Manuscripts and Special Collections
   
   
  

Stoke Bardolph Sewage works and Bulcote Model Farm, 1892-1975

The Nottingham and Leen Valley Sewerage Board was established following the Nottingham and District Sewerage Act of 1872. There had been much discussion about ways in which to deal with the pollution of the River Trent and River Leen from the city of Nottingham and surrounding areas.

In 1877 the Board's powers passed to the Corporation of Nottingham. The Corporation leased 638 acres of land at Stoke Bardolph from Earl Manvers in 1878, and later purchased the estate. Construction of a sewage farm began under the direction of the Municipal Engineer M. Ogle Tarbotton.

Surveys of the land at Stoke Bardolph identified it as a suitable area with good drainage, where the sewage could be disposed of by means of spreading it on farm land and letting it seep through into the soil. The first sewage was received on 17 June 1880. The area covered by the farm increased in subsequent years and it soon extended into the neighbouring parish of Bulcote. The farm was a fully-functioning agricultural business, selling milk produced from cows grazing on the land.

Aerial photograph of the Stoke Bardolph site (RWA/F/4/9/3)
Aerial photograph of the Stoke Bardolph site (RWA/F/4/9/3) 
 

 

In 1936 a combined scheme for Main Drainage and Sewage Disposal Works in the Corporation of Nottingham was inaugurated. New piping systems and a pumping station at Sneinton brought extra sewage to the farm, and new buildings were opened providing for preliminary treatment of the sewage before the effluent was spread on the land.

Plan of the Stoke Bardolph estate, 1978 (RWA/Pr/4 p.13)
Plan of the Stoke Bardolph estate, 1978 (RWA/Pr/4 p.13)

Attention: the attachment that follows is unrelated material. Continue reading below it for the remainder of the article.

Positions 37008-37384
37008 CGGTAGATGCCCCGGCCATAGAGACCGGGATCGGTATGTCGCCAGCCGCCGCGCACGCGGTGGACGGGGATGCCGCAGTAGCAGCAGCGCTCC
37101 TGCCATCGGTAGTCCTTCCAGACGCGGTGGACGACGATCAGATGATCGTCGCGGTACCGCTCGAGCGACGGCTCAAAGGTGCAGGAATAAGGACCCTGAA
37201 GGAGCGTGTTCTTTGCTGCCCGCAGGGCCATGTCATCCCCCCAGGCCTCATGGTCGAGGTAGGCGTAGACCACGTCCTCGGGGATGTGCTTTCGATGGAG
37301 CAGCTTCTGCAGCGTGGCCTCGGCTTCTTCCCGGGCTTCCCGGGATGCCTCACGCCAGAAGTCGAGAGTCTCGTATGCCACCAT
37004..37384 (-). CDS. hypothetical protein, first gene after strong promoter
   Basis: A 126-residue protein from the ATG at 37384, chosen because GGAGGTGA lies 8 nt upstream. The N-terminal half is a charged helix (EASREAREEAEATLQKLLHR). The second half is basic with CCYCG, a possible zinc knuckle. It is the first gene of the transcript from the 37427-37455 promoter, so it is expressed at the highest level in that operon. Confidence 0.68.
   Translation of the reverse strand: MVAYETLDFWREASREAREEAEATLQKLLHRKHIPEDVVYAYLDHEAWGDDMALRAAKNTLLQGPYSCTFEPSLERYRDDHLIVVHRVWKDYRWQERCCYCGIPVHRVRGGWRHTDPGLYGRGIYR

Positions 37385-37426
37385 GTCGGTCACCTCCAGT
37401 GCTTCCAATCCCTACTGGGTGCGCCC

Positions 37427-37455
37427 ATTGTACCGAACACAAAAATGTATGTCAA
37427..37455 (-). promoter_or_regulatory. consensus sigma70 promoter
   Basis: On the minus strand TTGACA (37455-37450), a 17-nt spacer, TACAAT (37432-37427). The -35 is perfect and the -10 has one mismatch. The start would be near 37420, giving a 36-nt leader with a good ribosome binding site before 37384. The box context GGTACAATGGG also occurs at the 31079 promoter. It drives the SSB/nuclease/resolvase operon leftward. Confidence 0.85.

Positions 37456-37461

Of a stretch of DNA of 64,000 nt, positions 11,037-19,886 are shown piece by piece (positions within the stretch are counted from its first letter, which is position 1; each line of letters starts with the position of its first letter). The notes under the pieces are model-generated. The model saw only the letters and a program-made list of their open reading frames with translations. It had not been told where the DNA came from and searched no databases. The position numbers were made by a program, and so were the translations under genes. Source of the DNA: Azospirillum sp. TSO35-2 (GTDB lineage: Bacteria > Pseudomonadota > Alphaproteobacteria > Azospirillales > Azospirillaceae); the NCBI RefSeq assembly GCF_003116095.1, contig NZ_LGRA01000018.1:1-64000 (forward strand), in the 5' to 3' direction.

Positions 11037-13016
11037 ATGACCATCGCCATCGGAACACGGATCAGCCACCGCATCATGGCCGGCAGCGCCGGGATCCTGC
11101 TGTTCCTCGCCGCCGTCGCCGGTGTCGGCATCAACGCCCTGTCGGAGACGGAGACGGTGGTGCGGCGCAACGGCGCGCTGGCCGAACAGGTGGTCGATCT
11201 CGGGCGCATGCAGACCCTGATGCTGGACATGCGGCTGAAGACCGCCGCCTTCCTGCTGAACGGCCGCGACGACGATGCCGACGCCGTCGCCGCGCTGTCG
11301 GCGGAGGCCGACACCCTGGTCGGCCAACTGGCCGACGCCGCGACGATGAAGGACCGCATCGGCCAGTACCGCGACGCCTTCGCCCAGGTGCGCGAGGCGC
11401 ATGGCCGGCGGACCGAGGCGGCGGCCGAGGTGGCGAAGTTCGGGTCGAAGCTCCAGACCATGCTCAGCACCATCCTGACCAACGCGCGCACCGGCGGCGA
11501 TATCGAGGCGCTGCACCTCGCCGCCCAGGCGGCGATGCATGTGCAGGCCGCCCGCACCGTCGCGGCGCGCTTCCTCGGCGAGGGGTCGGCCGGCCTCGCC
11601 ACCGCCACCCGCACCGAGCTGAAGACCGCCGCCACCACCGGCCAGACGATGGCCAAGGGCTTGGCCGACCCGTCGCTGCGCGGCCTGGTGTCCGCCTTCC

Stoke Bardolph is currently the largest of over 30 sewage works in Nottinghamshire. Much of the sewage sludge produced during the treatment is still injected into the land at Stoke Bardolph and Bulcote Farm, and treated water is discharged into the River Trent. There has also been much investment in new processes and technologies, including the generation of electricity to power the plant using the biogas from the sewage.

 

Records

The records were transferred to the University Library by the Lower Trent Division of the Severn Trent Water Authority in 1981.

Multi-level descriptions of the Stoke Bardolph and Bulcote Model Farms records are available through the Manuscripts Online Catalogue.

The collection is made up of large ledgers and volumes recording the work of the farms from 1892, a decade after the sewage farm became operational, up to 1973. The records include ledgers and accounts, sales records, details of horses, livestock and tractors, and wage records. Some of the series of ledgers, such as the wage records span lengthy time periods, revealing developments such as pensions, war allowances, and the employment of women and boys. Customers listed in the sales ledgers include many local businesses and institutions, such as University College Nottingham's halls of residence. The records show how the use of motor vehicles and tractors took over from horses in terms of transportation needs, but animals continued to play an important role, and at times, the farm has been a centre of pedigree shire horses, pigs and cows.  

 

Next page: Plans of Papplewick Pumping Station 

Manuscripts and Special Collections

Kings Meadow Campus
Lenton Lane
Nottingham, NG7 2NR

telephone: +44 (0) 115 951 4565
fax: +44 (0) 115 846 8651
email: mss-library@nottingham.ac.uk